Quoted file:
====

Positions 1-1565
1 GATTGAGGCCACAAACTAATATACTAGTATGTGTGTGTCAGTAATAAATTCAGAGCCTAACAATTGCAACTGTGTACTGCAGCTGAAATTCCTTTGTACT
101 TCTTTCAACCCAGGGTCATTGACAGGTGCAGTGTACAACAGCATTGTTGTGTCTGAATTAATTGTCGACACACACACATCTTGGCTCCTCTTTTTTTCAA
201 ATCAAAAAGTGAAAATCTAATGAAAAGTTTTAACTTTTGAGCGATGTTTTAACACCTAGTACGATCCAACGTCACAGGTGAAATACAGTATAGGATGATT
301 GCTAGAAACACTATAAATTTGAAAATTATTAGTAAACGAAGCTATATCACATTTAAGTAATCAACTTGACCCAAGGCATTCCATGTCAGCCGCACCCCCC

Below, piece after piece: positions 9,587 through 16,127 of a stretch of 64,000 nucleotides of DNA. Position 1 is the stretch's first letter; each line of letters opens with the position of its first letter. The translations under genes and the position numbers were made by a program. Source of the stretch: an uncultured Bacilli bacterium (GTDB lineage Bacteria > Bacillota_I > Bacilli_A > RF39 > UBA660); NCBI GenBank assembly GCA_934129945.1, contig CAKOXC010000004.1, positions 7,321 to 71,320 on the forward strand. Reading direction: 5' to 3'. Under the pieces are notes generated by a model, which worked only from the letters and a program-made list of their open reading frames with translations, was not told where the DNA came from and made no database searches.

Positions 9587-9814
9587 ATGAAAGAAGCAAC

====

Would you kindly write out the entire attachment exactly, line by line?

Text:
Positions 1-1565
1 GATTGAGGCCACAAACTAATATACTAGTATGTGTGTGTCAGTAATAAATTCAGAGCCTAACAATTGCAACTGTGTACTGCAGCTGAAATTCCTTTGTACT
101 TCTTTCAACCCAGGGTCATTGACAGGTGCAGTGTACAACAGCATTGTTGTGTCTGAATTAATTGTCGACACACACACATCTTGGCTCCTCTTTTTTTCAA
201 ATCAAAAAGTGAAAATCTAATGAAAAGTTTTAACTTTTGAGCGATGTTTTAACACCTAGTACGATCCAACGTCACAGGTGAAATACAGTATAGGATGATT
301 GCTAGAAACACTATAAATTTGAAAATTATTAGTAAACGAAGCTATATCACATTTAAGTAATCAACTTGACCCAAGGCATTCCATGTCAGCCGCACCCCCC

Below, piece after piece: positions 9,587 through 16,127 of a stretch of 64,000 nucleotides of DNA. Position 1 is the stretch's first letter; each line of letters opens with the position of its first letter. The translations under genes and the position numbers were made by a program. Source of the stretch: an uncultured Bacilli bacterium (GTDB lineage Bacteria > Bacillota_I > Bacilli_A > RF39 > UBA660); NCBI GenBank assembly GCA_934129945.1, contig CAKOXC010000004.1, positions 7,321 to 71,320 on the forward strand. Reading direction: 5' to 3'. Under the pieces are notes generated by a model, which worked only from the letters and a program-made list of their open reading frames with translations, was not told where the DNA came from and made no database searches.

Positions 9587-9814
9587 ATGAAAGAAGCAAC